As for the rant; I did have a frustrating moment today. As I mentioned, this trainee was referred to me by another coach at my gym, who I have it from the mother literally rolled his eyes and said 'no no no' when she told him about the boy's difficulties. He called me (mentioning only that there were some potential clients in the gym who spoke English and I should meet them, not saying anything about why he didn't want to coach the boy) and I came in specifically, met them, and we went from there. Anyway, this same coach, who basically fobbed them off on me, tapped me on the shoulder in the middle of coaching the boy's squat today, (I've coached him three days a week for two weeks now) and said 'you know, he should not squat'. I could see where this was going, and it got my back up right away. I said, pretty abruptly 'why not?' and he replied, looking anywhere but in my eye, 'well...he is not normal'. This is the guy who called me up to come into the gym and take these clients on because he didn't want them. The thing that really fucked me off about it, though, is my reaction. Obviously I tried to stay professional and just politely, if tersely, said 'he's doing fine, I'm going to crack on now' and tried to ignore him, but you know, it was in the back of my mind for the rest of my session. I started second guessing myself. Am I pushing the kid too hard by coaching him on the barbell? I have adult 'normal' clients who have taken longer to master the low bar squat so I really don't think so. But I felt this other coaches' eyes on me (instead of the client he was supposed to be coaching) for the rest of the session, and I think I let it come out in being a little bit less patient than I have made it my habit to be, with the kid. I didn't snap or yell or anything, of course, but I think my frustration was visible at times because we had to do a lot of retreading ground on the squat and I'm thinking about what the other coach said in the back of my mind. We were having a...hard to describe.....back hyperextension, rolling the butt back rather than driving the hips back, letting the thoracic vertebrae hyperextend...kind of issue, and it was really hard to nail down because the trainee kept alternating between that, and then getting way too horizontal with his back angle, and at one point I honestly ran out of ideas of how to demonstrate the difference I was looking for. I felt like a piece of shit, not having more patience. Anyway in the end I had him film me doing it, then filmed him doing it, and we watched the videos together and between that, and some stick figure doodles, and just repeatedly demoing the movement over and over, I actually got his best working set so far out of him. I don't know what the lesson in all of this is and I really am just ranting, but as far as I'm concerned this kid can squat just fine and he's progressing just fine.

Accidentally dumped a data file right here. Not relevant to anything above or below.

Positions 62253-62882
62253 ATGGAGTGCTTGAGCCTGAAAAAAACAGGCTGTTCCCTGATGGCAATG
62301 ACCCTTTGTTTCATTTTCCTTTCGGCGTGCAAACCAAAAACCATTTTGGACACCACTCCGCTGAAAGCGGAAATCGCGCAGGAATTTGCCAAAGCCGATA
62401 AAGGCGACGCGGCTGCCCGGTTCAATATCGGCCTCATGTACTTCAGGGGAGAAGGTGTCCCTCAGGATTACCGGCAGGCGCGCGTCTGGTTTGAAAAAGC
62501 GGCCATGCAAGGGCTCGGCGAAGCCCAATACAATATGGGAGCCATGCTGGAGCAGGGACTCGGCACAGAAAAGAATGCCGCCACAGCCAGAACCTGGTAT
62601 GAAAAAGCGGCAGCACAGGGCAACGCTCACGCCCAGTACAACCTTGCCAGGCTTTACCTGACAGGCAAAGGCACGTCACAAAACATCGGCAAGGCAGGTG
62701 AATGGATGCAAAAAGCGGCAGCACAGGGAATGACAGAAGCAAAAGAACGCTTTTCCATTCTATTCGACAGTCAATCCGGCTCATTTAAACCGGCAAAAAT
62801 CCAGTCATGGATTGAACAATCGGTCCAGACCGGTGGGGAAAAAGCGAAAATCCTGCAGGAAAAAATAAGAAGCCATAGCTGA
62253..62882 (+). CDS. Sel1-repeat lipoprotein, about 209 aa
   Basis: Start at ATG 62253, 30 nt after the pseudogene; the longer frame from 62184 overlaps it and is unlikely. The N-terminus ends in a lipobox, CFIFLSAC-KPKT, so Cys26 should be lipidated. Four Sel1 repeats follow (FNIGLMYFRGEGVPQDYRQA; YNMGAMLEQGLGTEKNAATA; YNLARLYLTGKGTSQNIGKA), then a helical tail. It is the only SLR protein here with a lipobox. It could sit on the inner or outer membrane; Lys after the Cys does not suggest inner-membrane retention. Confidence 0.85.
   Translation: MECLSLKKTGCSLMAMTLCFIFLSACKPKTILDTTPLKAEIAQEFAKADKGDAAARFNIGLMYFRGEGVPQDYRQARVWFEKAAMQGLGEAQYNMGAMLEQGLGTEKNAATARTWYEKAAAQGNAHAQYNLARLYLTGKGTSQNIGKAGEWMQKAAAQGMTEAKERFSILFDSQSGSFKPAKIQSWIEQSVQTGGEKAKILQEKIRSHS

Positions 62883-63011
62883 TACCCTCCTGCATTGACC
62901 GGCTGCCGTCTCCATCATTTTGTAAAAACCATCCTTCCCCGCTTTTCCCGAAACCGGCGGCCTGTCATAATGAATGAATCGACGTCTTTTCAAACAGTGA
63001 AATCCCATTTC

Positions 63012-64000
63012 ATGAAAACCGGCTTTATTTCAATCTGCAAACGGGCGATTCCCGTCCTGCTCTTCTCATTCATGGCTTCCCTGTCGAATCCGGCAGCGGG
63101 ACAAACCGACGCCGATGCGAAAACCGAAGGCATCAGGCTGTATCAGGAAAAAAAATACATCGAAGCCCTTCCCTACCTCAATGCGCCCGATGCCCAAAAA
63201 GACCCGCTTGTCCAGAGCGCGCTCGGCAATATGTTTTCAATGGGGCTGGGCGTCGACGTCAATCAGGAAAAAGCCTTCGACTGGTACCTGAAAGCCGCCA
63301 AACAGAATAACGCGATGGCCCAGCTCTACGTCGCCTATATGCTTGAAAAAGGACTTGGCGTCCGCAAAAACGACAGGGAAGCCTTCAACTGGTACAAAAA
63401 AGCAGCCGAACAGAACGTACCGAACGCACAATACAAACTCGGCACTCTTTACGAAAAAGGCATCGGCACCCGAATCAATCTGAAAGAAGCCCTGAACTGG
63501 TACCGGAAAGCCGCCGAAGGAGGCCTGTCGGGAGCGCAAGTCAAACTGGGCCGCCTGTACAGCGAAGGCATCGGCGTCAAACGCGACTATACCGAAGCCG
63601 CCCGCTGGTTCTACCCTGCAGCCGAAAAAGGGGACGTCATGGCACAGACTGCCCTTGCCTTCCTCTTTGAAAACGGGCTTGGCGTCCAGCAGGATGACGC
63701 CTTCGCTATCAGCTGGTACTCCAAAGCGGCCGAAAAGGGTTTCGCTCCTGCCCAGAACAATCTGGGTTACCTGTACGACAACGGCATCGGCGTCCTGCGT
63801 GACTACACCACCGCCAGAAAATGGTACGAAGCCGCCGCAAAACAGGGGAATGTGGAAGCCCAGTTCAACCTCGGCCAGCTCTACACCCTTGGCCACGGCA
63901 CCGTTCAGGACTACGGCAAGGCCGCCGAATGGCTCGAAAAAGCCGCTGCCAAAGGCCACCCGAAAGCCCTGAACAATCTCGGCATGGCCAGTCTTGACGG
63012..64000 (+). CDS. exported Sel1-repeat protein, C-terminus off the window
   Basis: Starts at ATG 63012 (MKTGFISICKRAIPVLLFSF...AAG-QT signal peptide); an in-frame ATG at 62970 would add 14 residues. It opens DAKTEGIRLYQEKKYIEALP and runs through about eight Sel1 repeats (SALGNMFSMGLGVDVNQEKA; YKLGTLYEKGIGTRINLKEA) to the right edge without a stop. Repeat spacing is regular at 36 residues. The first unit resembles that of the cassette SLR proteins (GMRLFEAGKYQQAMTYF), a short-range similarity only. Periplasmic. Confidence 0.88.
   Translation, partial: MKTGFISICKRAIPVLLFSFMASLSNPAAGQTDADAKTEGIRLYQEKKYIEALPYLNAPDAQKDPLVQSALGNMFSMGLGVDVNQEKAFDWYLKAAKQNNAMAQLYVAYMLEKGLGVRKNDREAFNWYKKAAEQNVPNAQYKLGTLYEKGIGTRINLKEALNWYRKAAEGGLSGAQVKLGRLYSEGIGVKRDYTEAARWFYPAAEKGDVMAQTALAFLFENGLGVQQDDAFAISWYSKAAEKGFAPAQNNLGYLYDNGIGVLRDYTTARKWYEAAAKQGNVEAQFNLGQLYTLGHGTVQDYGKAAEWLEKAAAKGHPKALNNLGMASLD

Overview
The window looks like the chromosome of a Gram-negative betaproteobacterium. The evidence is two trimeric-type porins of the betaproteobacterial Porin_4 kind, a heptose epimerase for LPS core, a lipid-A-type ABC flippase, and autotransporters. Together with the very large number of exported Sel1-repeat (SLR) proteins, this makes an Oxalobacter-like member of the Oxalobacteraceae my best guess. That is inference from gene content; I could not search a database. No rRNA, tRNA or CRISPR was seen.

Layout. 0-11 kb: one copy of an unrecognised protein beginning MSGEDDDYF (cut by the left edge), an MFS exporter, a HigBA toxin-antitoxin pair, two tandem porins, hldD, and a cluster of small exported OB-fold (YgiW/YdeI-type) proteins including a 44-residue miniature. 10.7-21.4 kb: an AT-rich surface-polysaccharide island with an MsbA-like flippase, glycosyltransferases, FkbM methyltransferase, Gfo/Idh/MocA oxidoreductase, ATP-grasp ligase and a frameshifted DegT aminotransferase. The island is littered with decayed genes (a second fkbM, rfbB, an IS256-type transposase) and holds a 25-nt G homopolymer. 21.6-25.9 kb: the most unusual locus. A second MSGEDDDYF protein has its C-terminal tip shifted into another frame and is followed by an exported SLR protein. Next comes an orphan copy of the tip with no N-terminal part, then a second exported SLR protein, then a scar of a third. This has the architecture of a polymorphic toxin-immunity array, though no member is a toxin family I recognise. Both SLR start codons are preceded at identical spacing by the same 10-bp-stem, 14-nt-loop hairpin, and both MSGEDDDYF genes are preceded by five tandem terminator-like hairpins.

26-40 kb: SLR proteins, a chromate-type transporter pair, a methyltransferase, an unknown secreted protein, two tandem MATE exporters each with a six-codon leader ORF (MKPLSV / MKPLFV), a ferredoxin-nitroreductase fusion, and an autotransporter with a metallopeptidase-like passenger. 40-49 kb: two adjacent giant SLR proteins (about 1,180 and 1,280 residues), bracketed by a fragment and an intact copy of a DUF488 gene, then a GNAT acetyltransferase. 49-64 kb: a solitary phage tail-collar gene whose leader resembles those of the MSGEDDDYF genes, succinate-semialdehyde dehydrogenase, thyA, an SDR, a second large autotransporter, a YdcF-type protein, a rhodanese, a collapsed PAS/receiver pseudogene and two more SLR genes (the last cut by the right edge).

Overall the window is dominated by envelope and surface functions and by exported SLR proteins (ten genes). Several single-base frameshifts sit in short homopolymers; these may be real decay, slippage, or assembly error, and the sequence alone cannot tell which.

It was a bit of a challenge even getting to this point, the mother had issues with her membership that I had to pick up and deal with from the gym side, and back office folks were really unhelpful and just not at all mindful of the specific circumstances, I felt, and I have to chase her between sessions to make sure she shows up (she's tried to bail twice because she doesn't like her own workouts but the boy's doctor has said she has to be there if he's going to be in the gym). But it's worth it. It's really just like coaching anyone else; challenging but the payoff is huge, when you see progress, it's just the dial is turned up a bit.

    Apologies for the excessive rant. Nobody in this situation speaks English as a first language except for me and I just needed to get that off my chest somewhere!

    I'll keep this thread updated as the trainee progresses, and thanks again to all of you who gave advice and suggestions, it's been really helpful to me. If anyone can suggest the optimal way to get video from my phone to this thread I'd appreciate that.

  10. #10
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    starting strength coach development program
    You're doing a great job, Jake. Ignore the morons and continue to do the right thing.